When Pleasing Others Is Not A Choice: The Cost and Options


Although making another person feel happy is a rewarding experience, being a “people pleaser” is generally considered a negative habit.

The phrase “people pleaser” usually refers to someone who puts others first to avoid conflict or rejection, or because they are so out of touch with themselves they do not know what to assert.

Those who tend to please others are strong individuals who need to acquire a resilient sense of self-worth, or trust in their thoughts or feelings, or the realization they can stand up for themselves and not get struck by lightening.

The need to acquire assertiveness skills becomes evident when our current communication behaviors are ineffective in getting our wants and needs met.

The High Cost of Pleasing

When we give and bend out of love or compassion, the giver and receiver are both rewarded. When we give-in or bend out of fear and avoidance, the giving is at the giver’s mental and emotional expense:

  1. Resentment and anger build up and are often turned inward. People tend to ruminate—for hours, days, or years—about what they should have said but did not. This is exhausting, unpleasant, and resolves nothing.
  2. Those who cannot assert themselves tend to feel invisible, misunderstood, and used. If they blame others for this, they can fester with rage. If they blame themselves, and this is often the case, they may experience depression, anxiety, or both.
  3. Those who tend to please may assert themselves through passive-aggressive behavior. These are actions designed to get back at someone without arousing too much wrath or rejection (e.g., withholding information, showing up late). Passive-aggressive behavior is powerful but will not get the giver what they want—to be heard and respected.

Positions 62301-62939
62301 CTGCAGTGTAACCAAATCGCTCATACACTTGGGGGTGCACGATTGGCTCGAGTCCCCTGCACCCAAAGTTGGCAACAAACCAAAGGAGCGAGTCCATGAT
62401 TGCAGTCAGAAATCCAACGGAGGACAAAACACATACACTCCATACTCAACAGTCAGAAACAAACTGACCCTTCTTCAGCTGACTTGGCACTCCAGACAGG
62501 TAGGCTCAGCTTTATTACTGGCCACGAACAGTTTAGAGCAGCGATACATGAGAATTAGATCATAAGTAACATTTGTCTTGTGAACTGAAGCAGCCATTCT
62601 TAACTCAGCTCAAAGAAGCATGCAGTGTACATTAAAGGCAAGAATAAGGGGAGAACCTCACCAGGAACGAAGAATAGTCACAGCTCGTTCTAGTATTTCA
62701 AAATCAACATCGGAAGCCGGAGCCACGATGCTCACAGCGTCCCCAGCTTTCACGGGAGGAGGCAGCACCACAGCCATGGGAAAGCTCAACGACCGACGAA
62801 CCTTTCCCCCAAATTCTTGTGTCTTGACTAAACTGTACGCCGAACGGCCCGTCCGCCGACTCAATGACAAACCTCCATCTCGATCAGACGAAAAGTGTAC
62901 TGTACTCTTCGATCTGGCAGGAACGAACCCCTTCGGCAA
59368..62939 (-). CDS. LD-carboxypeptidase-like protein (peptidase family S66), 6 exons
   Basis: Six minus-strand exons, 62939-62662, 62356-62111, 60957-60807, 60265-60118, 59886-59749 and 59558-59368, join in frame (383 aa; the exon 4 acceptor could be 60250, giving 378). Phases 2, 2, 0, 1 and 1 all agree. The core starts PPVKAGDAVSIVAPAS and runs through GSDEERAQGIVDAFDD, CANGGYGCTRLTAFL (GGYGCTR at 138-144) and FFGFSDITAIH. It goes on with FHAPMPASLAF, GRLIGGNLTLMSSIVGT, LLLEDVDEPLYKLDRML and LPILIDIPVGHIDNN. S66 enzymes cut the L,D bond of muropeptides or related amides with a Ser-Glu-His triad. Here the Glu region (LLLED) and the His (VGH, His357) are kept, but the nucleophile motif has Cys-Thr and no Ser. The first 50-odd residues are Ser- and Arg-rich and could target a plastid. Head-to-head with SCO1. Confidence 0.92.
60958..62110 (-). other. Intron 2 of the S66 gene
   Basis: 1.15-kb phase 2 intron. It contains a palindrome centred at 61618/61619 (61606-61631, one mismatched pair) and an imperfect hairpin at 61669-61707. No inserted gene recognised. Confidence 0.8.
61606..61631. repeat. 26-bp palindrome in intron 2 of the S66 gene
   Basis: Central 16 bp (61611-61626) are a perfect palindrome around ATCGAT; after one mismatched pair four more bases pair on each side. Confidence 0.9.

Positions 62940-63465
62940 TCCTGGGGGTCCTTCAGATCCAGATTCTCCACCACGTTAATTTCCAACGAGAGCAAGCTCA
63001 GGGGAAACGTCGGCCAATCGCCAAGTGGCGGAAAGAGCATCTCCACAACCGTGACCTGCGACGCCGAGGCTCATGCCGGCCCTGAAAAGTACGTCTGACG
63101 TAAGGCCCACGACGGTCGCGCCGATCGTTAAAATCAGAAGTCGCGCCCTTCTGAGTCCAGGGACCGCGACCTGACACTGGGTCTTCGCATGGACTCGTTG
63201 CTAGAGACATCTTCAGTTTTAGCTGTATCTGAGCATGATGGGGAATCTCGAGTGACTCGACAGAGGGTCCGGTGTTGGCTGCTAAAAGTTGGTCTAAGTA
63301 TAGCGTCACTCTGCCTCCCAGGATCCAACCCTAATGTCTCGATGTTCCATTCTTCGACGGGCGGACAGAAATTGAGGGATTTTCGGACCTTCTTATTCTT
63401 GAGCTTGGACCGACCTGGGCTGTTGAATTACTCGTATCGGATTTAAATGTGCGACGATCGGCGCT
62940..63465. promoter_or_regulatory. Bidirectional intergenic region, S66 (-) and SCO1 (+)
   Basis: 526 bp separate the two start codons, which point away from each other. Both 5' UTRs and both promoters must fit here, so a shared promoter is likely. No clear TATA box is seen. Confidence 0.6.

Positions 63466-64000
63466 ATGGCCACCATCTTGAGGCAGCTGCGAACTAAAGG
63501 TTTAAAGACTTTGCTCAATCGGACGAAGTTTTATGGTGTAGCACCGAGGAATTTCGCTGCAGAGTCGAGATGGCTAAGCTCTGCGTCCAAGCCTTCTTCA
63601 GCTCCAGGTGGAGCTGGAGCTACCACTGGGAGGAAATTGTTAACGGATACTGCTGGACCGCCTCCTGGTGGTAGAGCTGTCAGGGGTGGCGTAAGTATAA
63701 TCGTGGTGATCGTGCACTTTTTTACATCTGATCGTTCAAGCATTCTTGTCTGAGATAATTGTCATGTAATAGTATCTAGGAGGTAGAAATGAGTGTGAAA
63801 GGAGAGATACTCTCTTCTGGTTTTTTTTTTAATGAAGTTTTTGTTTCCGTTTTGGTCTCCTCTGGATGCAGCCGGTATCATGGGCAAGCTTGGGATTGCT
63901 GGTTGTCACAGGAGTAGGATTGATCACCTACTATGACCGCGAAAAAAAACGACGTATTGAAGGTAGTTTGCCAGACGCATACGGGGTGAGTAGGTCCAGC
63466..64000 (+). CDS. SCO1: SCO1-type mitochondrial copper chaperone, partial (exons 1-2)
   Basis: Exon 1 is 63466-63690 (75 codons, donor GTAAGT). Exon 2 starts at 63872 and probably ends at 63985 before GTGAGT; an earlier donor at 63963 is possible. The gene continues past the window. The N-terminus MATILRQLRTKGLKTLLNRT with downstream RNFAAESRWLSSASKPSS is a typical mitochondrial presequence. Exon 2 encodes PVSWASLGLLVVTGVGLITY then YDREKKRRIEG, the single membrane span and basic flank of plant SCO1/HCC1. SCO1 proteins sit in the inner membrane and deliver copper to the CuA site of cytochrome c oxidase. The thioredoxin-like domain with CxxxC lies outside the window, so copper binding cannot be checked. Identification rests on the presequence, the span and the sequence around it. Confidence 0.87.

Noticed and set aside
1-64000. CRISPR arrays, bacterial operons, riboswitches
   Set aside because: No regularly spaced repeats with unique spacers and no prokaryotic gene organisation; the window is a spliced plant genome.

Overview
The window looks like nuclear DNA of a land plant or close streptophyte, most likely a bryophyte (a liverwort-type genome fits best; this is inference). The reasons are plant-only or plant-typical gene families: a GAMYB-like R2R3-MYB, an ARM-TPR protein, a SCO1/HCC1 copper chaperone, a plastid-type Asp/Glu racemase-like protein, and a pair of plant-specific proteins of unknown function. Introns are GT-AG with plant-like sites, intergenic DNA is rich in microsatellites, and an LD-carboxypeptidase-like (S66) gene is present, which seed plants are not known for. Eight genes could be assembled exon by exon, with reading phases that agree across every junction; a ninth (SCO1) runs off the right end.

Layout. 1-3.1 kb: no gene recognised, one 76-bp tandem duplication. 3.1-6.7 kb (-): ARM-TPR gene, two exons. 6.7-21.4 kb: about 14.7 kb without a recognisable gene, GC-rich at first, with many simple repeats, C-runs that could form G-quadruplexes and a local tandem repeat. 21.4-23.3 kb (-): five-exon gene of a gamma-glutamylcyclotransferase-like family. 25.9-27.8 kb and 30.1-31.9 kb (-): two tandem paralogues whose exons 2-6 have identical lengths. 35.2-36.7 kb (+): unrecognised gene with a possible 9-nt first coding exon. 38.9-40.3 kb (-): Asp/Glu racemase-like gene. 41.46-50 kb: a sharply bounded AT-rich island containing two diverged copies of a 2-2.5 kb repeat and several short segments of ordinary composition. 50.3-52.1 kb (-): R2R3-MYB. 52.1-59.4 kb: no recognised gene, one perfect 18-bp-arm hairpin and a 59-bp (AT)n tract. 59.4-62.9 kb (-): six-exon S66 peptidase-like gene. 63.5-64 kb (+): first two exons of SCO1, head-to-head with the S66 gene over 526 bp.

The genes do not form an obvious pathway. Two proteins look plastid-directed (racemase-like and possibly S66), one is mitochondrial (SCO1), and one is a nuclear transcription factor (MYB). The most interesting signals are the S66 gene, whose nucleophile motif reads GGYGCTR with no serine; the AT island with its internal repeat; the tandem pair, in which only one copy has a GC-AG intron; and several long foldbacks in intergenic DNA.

4. Some habitual pleasers slip into an “I don’t care” stance about most everything. Unfortunately, it is impossible to have vital, interesting relationships with people who don’t care. To have a relationship, you have to show up.

If you experience any of these difficulties you may be someone who is capable of giving from a heart of compassion, but are too often giving-in at your own expense.

Forget Change and Acquire Options

Children adjust to their environment as best they can—this is what children do. Many of us, when children, found things worked best when we pleased the adults and other authorities in our life.

As we mature and move into the wider world, the behaviors that worked during early childhood no longer do—but they are ingrained in us and tied to our emotions. They are the habits we default to until we learn behavior options (a variety of communication skills).

To increase your self-assertion skills and behavior options consider:

  1. Finding a qualified therapist with a cognitive-behavioral, or psychodynamic orientation.
  2. Joining a therapy group, or a communication skills training group. They are very effective ways to acquire options.
  3. Meeting with a spiritual advisor.

None of us reaches adulthood knowing all the skills we need—it is never too late to learn them.

Photo by Felipe Cabrera


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